Mitski @ Black Cat 11/18

Posted on Posted in Concert Review

This past Friday, The Black Cat was sold out and crowded with eager Mitski fans. With a few hundred people already crowding the main stage, openers Weaves and Fear of Men impressed the audience with their very different sounds. The Toronto-based Weaves blasted the venue and crowd with a delightful mix of funk, punk, and rock and a wholly original sound. The band has already been featured in NPR’s Tiny Desk Concerts, KEXP Live, and has attracted significant buzz in recent years. Fear of Men, hailing from the UK, delivered a very different sound, nonetheless impressive. The band produced a solid mixture between indie rock and post rock, with dreamy and beautiful vocals and mysterious harmonies.

(c) Ryan Kelpin/NME
Weaves (c) Ryan Kelpin/NME

(c) Rosie Carr
(c) Rosie Carr

 

 

 

 

 

 

At around half past 10, Mitski took to the stage to lull the audience with her compelling and lingering sound. After her first few songs, Mitski thanked Weaves and Fear of Men for their performances with her wholehearted endorsement. She admitted her main aim has been to get bands that she wants to see live to open for her tours whenever she can. Mitski inhabited the stage with a calm confidence; the 26-year-old artist has become sure of her place as a staple of the indie rock scene, who deservedly can expect to sell out venues like The Black Cat for audiences of adoring fans. With the release of Puberty 2 through Dead Oceans Records this past summer, and the accompanying North American and European tours that followed, Mitski has proven to be comfortable with her success, and maybe even enjoying it a little. But who really knows? She is still a charming enigma.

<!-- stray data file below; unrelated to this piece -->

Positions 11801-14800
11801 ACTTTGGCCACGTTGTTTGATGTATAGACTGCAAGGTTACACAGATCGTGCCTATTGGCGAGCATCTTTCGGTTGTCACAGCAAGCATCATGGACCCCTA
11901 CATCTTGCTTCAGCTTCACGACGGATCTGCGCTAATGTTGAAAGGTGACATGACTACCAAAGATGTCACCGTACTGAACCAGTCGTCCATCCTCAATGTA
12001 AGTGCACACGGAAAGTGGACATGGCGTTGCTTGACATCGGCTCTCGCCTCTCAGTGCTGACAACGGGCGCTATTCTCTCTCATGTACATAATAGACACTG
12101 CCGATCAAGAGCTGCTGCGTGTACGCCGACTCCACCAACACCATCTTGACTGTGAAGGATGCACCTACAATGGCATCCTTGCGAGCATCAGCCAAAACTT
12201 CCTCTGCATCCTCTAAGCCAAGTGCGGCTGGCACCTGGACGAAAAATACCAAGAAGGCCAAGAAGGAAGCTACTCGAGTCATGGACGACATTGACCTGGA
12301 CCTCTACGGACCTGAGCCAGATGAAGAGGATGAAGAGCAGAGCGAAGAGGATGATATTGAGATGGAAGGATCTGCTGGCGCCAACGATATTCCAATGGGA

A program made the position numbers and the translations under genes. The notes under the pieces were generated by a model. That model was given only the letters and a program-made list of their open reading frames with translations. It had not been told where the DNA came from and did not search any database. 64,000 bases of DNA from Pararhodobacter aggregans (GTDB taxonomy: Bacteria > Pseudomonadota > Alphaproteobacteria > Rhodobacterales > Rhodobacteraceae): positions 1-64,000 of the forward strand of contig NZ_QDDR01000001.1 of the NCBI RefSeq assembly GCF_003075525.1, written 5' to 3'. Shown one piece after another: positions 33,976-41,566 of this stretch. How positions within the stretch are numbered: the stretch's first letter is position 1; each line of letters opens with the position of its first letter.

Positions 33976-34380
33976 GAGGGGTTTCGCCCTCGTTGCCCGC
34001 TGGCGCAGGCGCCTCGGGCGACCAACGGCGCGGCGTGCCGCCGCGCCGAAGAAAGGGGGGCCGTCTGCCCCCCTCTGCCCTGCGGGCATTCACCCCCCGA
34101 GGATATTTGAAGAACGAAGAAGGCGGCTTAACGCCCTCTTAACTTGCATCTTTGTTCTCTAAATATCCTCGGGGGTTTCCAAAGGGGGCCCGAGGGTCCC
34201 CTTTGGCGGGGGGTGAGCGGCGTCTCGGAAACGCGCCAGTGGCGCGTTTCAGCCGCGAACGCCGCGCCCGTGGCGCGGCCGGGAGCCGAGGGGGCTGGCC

mitskitrimmed-1

Playing everything from the characteristic Mitski-sound classics like “First Love / Late Spring”, “Thursday Girl”, and “Francis Forever”, to the more experimental “My Body’s Made of Crushed Little Stars”, to deeper cuts like “Class of 2013”, Mitski was an onstage force that was a joy to watch. She closed her set with the promise that she would not be playing an encore, and assured the audience that we did not need to go through that well-known charade for her. She kept her vow, and the crowd enjoyed her last song with the sweet acceptance that accompanies the definitive end of a truly magical evening.

-Anour Esa and Isabelle Berger

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